Everyone has been so focused on FATA and the NWFP that they failed to notice the huge increase in religious seminaries in these districts of South Punjab. According to a study conducted by historian Tahir Kamran, the total number of madrassas in the Punjab rose from 1,320 in 1988 to 3,153 in 2000, an increase of almost 140%. These madrassas were meant to provide a rapid supply of jihadis to the Afghan war of the 1980s. At the time of 9/11, the Bahawalpur division alone could boast of approximately 15,000-20,000 trained militants, some of whom had resettled in their areas during the period that Musharraf claimed to have clamped down on the jihad industry. Many went into the education sector, opened private schools and even joined the media.
These madrassas play three essential roles. First, they convert people to Salafism and neutralise resistance to a more rabid interpretation of the Quran and Sunnah in society. Consequently, the majority of the Barelvis cannot present a logical resistance to the opposing ideology. In many instances, the Barelvis themselves get converted to the idea of jihad. Secondly, these madrassas are used to train youth, who are then inducted into jihad. Most of the foot soldiers come from the religious seminaries. One of the principles taught to the students pertains to the concept of jihad as being a sacred duty that has to continue until the end of a Muslim’s life or the end of the world. Lastly, madrassas are an essential transit point for the youth, who are recruited from government schools. They are usually put through the conversion process after they have attended a 21-day initial training programme in the Frontier province or Kashmir (see box “A Different Breed”).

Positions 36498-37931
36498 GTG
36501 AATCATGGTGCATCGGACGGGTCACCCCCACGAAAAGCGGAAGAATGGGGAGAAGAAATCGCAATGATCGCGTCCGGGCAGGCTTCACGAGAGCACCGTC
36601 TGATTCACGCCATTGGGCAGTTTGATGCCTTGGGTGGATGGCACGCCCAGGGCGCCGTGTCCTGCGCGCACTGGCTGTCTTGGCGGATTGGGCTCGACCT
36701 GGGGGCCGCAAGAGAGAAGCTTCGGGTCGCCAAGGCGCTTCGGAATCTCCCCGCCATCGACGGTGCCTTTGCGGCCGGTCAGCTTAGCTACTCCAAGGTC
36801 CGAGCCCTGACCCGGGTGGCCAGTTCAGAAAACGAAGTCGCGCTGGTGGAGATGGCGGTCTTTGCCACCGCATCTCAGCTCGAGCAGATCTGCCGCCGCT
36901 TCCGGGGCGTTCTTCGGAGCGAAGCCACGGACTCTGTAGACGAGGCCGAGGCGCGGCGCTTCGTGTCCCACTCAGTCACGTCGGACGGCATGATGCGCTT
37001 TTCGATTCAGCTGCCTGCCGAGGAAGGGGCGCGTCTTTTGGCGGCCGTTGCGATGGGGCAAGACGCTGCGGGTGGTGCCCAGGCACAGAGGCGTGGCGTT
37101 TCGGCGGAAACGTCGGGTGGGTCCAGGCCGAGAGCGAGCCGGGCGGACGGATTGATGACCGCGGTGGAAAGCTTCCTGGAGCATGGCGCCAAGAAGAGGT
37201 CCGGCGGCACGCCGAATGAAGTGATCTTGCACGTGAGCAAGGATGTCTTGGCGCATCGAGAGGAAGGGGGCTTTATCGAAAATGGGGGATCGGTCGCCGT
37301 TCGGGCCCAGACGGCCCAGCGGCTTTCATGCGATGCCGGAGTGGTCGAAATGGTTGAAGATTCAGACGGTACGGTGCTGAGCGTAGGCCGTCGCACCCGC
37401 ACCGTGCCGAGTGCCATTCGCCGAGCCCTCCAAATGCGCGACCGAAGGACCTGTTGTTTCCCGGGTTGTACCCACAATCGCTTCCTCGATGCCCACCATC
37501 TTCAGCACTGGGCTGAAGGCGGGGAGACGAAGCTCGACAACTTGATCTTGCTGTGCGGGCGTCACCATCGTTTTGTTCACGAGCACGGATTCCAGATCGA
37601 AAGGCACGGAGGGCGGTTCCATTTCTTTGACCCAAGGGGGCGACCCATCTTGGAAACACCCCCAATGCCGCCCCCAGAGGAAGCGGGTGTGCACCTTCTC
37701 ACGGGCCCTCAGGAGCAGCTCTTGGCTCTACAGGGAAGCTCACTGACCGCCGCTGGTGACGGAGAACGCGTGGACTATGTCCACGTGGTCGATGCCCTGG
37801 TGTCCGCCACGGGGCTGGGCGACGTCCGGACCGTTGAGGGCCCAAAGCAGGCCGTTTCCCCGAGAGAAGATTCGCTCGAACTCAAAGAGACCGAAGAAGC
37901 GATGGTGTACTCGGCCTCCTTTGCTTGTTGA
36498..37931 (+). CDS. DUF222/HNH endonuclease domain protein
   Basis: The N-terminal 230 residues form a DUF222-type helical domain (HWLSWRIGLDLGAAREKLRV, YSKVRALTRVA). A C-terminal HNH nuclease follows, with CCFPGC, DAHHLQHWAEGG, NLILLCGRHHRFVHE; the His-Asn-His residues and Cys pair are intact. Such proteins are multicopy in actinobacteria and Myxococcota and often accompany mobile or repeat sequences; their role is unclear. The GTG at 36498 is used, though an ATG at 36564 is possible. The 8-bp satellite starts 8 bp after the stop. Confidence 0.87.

State support, which follows two distinct tracks, is also instrumental in the growth of jihadism in this region. On the one hand, there has generally been a link or understanding between political parties and militant groups. Since political parties are unable to eliminate militants or most politicians are sympathetic towards the militants, they tend to curb their activities through political deal-making. The understanding between the SSP and Benazir Bhutto after the 1993 elections, or the alleged deal between the PML-N and the SSP during the 2008 elections, denote the relationship between major political parties and the jihadis. Currently, the SSP in South Punjab is more supportive of the PML-N.